Child Custody in Minnesota – Best Interests of the Child

Minnesota’s New Best Interests Factors for Child Custody

When the court must make a decision regarding custody of a child, whether in a divorce or in a separate custody proceeding, the court must consider specific factors when making its decision. The court also may consider any other factors that are relevant to the determination of custody. So, what are Minnesota’s new Best Interests Factors for Child Custody?

The specific factors the court must consider are referred to as the “best interests of the child” factors and are set forth in Minnesota Statutes section 518.17. These factors give parents and attorneys direction regarding what facts the court must consider when determining custody and also creates uniformity throughout the state in custody proceedings. Additionally, because the best interests factors have been in existence for many years, previous court decisions considering the best interests factors provide guidance to parents, attorneys, and the court in divorce and custody proceedings.

When Minnesota’s new Best Interests Child Custody Factors became law

On August 1, 2015, the best interests of the child factors were revised by the Minnesota Legislature to be more child-focused. The effects of this change are not yet known. Many of the new best interests factors are similar to the old best interests factors. But a comparison of the two suggests a few key considerations that the Minnesota Legislature likely intended for future child custody determinations.

What are Minnesota’s new Best Interests Child Custody Factors?

The new best interests factors show a greater emphasis on the involvement by both parents in the child’s life. The new best interests factors instruct the court to consider the benefit to the child of maximizing parenting time with “both parents” and that it is in the best interests of the child to promote the child’s relationship with “both parents.” Similarly, the court is instructed to consider “both parents” as having the capacity to develop and sustain nurturing relationships with their child unless there are substantial reasons to believe otherwise. The old best interests factors instructed the court to consider each parent’s capacity to parent, but did not suggest that each parent be presumed to be capable of parenting.

The statute now specifically states that parents may be awarded joint physical custody without an equal division of parenting time. This change incorporates past practices in which parents agreed to a joint physical custody label even though the child would reside with one parent the majority of the time. This also may reflect the Minnesota Legislature’s intent to move away from the labels of custodial and non-custodial parents, which tended to create controversy.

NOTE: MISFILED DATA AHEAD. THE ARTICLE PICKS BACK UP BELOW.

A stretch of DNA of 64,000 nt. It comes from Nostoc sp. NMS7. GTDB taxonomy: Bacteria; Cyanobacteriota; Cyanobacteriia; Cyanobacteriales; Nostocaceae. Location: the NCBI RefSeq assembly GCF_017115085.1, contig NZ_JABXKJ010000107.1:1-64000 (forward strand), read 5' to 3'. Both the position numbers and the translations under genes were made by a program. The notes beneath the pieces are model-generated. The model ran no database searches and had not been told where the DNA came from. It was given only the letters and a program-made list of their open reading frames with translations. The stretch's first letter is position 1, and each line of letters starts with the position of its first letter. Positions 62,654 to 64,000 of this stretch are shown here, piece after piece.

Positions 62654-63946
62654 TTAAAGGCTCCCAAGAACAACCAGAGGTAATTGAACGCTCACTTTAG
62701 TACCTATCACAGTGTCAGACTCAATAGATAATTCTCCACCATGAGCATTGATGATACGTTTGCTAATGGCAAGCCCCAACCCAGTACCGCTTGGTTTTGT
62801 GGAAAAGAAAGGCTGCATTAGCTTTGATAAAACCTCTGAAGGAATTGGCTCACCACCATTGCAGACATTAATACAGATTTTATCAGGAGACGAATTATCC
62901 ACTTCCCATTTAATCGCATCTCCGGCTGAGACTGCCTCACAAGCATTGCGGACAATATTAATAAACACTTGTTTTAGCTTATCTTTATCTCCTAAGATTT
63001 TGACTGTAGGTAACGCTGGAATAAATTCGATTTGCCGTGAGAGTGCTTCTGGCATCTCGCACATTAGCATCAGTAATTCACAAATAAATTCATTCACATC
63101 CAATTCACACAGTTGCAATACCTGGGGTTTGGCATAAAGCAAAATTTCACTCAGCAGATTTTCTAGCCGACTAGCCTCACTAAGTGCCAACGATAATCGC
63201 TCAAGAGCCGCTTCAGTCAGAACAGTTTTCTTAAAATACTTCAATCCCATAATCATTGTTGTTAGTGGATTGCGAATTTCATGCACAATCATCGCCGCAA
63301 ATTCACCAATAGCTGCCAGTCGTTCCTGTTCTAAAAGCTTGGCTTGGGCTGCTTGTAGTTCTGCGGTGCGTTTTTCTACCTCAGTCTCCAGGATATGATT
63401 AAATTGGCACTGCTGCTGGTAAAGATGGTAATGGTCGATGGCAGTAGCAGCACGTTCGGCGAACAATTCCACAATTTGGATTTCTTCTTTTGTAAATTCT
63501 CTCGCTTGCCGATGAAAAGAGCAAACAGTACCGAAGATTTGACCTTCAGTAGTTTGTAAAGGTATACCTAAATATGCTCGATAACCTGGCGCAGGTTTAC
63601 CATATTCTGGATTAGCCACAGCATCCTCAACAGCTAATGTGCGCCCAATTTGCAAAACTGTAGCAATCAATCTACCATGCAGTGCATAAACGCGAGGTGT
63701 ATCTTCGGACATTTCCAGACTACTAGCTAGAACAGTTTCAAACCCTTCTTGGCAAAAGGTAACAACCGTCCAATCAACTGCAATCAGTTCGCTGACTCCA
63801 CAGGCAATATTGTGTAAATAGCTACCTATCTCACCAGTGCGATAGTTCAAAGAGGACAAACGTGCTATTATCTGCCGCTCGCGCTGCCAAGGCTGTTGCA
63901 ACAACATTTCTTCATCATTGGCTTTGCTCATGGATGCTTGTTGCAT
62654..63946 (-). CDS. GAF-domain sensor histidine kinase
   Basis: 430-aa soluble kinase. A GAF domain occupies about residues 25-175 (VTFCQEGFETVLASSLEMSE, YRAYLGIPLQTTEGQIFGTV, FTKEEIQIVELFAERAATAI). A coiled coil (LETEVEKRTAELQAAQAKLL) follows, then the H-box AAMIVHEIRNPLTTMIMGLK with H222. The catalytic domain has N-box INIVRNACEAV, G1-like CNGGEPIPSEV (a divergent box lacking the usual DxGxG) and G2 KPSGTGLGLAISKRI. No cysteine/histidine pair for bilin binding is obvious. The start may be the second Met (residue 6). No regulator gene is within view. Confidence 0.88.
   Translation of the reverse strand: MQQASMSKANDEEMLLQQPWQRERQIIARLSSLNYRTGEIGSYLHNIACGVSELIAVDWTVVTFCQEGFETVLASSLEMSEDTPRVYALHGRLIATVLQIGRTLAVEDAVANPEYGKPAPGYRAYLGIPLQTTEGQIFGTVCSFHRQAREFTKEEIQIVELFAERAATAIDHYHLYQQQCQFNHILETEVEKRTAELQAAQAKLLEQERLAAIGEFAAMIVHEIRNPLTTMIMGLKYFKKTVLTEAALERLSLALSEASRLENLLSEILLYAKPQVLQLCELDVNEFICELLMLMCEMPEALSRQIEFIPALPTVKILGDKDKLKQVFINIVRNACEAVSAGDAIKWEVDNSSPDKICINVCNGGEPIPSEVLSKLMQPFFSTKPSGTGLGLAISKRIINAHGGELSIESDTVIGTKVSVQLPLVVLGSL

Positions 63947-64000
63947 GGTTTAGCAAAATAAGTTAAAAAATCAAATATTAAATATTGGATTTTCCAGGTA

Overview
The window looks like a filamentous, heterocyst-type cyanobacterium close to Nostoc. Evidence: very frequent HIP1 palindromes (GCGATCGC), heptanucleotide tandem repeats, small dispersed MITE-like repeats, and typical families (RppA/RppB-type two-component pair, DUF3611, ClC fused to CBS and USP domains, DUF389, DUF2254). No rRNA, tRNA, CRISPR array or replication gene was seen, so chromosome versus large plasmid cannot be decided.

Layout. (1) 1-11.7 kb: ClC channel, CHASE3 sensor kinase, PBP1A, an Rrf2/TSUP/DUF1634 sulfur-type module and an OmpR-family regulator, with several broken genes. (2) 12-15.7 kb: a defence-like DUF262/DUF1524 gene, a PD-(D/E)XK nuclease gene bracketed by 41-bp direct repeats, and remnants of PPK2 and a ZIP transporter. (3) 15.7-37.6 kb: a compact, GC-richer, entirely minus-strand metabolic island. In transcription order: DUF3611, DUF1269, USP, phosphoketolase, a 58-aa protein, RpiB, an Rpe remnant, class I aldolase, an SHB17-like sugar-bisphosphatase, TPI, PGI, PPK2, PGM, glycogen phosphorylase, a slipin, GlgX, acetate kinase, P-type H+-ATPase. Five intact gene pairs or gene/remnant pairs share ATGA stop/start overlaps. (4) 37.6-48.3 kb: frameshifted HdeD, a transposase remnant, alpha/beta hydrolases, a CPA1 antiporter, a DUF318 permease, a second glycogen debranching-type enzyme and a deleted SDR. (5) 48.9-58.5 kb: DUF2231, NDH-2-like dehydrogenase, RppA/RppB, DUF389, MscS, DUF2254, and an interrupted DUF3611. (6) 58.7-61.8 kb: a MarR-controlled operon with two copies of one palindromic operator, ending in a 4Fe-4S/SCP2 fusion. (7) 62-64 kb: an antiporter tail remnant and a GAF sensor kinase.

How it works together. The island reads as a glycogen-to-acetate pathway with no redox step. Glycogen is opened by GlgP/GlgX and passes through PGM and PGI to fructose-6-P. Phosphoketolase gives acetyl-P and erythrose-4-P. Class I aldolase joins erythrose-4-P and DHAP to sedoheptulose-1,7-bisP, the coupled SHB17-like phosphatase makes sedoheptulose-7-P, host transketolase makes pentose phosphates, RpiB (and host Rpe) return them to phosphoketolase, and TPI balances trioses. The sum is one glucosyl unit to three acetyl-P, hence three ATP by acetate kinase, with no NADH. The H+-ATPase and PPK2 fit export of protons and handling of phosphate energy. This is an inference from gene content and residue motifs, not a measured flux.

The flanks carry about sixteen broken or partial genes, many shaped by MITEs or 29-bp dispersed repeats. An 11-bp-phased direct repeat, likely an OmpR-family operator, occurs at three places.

The old best interests factors included thirteen factors for the court to consider, plus an additional four factors to consider whenever joint legal or joint physical custody is sought. The new best interests factors no longer have two separate inquiries. Instead, twelve factors are applied to decide joint legal and joint physical custody.

The child’s preference as to custody is still a factor if the court feels the child is of sufficient age and maturity to express a preference. But the new factor provides that the preference must be independent and reliable. Previously, courts have not considered a child’s preference if the preference was the result of manipulation or influence by a parent. The new factor now specifically recognizes this.

Whether domestic abuse has occurred between the parents continues to be a factor. If domestic abuse has occurred, the presumption against joint legal custody remains. However, the domestic abuse factor now suggests that the domestic abuse and its effect on the child be addressed in greater detail. What effect this change will have must still be determined.

If domestic abuse has not occurred, the presumption in favor of joint legal custody remains. There is also a presumption against joint physical custody if domestic abuse has occurred. But the statute now specifically states that there is no presumption for or against joint physical custody if domestic abuse has not occurred. There has been some concern in the past that some judges have presumed that joint physical custody is not in a child’s best interests. Again, the effect of this change has not yet been determined.

Other key considerations remain. The court must consider all best interests factors and cannot rely on any one factor to the exclusion of all others. The court cannot prefer one parent over the other solely on the basis of a parent’s gender. The court also must make detailed findings on each factor and explain how each factor led to its custody determination.

Child custody cases are emotional and complicated. The court must consider the “best interests of the child” factors and recent changes to these factors. You should consult with an experienced family law attorney if you are involved in a custody proceeding.